Publication: Monitor Volume: 5 Issue: 75

Yesterday Czech Prime Minister Milos Zeman and a massive governmental delegation completed a three-day official visit to Moscow, where they held talks with Prime Minister Yevgeny Primakov and members of the Russian government. (Noteworthy: The Russian side refrained from attacking the Czechs for joining NATO.) The talks focused on ways to revitalize bilateral trade, which has declined dramatically since the collapse of communism and the Czech Republic’s reorientation toward the West. Zeman insisted that the Russian market remains attractive to Czech industry, which seeks ways to recoup its lost position there. He predicted that Russia’s financial crisis represents a “short-term phenomenon” rather than a durable obstacle to a revival of Russian-Czech trade. The sides agreed to set up a joint trading corporation, “Russian-Czech House,” to operate through barter–an intention which would seem inconsistent with Zeman’s prediction.

Russia’s debt to the Czech Republic, currently almost US$4 billion, poses another thorny problem. The sides agreed in principle that Russia may reimburse the debt partly through deliveries of oil, gas and components for the Soviet-era armaments which remain the Czech inventory. The amounts, prices and reimbursement schedules will form the subject of follow-up negotiations.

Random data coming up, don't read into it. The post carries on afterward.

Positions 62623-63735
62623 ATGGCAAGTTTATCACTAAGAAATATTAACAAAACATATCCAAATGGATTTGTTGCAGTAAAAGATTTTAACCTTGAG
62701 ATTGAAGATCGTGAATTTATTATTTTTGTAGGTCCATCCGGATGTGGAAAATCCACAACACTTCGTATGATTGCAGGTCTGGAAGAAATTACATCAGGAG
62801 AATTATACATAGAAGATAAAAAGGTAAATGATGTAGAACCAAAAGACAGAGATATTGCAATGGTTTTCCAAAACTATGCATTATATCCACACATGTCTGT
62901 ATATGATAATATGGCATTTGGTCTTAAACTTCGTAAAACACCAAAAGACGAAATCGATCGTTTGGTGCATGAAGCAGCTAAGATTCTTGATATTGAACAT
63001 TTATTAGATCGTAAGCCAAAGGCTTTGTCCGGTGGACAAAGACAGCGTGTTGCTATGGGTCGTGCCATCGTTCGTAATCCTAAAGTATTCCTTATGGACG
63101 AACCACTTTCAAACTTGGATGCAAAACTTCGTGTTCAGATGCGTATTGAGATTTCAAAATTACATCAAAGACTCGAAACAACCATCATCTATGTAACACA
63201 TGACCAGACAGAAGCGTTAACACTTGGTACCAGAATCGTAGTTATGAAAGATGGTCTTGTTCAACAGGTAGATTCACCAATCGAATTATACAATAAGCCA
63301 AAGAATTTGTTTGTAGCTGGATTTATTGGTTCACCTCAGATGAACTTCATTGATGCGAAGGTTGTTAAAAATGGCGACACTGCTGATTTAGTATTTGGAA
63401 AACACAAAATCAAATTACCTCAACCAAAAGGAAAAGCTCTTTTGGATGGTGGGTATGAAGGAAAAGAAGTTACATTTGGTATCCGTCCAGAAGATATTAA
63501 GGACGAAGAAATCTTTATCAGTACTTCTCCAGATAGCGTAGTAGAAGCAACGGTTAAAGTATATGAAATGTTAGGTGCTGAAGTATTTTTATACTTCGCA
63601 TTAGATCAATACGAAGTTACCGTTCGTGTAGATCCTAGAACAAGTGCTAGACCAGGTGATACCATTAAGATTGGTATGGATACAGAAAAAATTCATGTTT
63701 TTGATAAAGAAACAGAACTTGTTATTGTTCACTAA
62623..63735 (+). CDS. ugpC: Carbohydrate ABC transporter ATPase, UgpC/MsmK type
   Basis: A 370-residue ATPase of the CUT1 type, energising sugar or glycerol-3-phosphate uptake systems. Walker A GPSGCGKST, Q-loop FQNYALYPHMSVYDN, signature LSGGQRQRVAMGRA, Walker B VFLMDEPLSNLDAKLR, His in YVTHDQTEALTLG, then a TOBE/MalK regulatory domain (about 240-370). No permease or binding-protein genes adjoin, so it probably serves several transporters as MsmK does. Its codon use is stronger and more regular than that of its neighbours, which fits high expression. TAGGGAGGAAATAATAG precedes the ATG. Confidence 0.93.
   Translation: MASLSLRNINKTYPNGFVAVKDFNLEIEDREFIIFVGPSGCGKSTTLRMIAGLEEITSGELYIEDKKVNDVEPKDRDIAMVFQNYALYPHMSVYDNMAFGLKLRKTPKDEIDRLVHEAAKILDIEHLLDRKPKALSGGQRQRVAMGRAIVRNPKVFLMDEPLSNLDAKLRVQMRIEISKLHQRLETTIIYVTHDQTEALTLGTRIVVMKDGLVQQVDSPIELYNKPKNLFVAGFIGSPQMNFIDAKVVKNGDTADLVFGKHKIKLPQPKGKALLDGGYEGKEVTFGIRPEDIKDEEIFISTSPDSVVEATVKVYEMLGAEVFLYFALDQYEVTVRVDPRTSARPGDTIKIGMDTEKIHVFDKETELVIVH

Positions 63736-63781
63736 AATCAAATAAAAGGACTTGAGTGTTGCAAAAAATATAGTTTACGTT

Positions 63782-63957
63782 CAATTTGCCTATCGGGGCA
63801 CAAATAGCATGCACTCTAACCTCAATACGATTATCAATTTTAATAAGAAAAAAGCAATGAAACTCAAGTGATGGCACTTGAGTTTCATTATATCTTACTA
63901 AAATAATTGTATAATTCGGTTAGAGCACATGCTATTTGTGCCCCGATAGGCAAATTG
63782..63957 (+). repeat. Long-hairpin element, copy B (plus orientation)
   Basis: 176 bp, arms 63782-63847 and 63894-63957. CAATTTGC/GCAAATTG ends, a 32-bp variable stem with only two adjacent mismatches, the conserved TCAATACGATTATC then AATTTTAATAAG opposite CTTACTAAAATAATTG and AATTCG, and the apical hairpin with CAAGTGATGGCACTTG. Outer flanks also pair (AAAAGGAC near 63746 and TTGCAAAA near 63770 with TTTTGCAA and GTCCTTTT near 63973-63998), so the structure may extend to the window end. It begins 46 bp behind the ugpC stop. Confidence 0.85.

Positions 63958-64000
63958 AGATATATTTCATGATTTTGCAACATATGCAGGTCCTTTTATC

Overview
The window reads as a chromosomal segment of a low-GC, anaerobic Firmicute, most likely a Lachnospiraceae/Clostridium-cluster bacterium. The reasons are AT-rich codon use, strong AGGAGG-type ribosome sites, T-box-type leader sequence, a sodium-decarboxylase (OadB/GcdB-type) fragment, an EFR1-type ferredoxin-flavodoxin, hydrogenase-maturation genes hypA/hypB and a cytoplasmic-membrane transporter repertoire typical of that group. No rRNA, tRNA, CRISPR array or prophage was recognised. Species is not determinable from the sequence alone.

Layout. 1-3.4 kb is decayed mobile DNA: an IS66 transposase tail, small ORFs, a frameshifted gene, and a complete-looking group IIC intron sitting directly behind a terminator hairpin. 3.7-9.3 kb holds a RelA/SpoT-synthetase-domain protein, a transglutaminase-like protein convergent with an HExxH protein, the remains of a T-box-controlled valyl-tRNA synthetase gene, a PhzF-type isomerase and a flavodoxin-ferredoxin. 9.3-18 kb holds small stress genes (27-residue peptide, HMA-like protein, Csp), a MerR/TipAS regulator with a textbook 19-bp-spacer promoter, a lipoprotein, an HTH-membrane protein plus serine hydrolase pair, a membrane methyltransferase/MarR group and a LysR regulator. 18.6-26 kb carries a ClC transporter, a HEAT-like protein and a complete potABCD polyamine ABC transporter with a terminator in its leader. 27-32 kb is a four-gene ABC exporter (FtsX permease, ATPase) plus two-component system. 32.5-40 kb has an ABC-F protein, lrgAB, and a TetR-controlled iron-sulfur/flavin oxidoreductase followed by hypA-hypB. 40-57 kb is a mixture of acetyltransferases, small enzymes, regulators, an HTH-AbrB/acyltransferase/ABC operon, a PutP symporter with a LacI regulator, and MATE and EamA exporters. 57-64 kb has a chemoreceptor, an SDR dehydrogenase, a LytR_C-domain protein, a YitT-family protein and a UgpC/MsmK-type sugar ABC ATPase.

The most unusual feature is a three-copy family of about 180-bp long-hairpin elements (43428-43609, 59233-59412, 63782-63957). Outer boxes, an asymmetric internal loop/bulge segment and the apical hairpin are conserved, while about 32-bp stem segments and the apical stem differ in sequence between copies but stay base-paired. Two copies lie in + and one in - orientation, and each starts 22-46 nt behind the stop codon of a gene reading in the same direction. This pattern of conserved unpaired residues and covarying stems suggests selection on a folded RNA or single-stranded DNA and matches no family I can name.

The Balkan crisis was relegated to the back burner during these talks, probably at Prague’s–though not necessarily Zeman’s own–wish. Zeman, a left-leaning social-democrat, is expected to step down soon as prime minister. He had recently made a series of ambiguous statements on the Balkan conflict, at times inconsistent with his country’s newly won status as a member of NATO, and which were criticized by other Czech leaders. Russian Foreign Minister Igor Ivanov described Zeman’s visit as a “potential turning point” in Russian-Czech relations–a characterization not borne out by the overall results of the talks (Itar-Tass, April 16-18).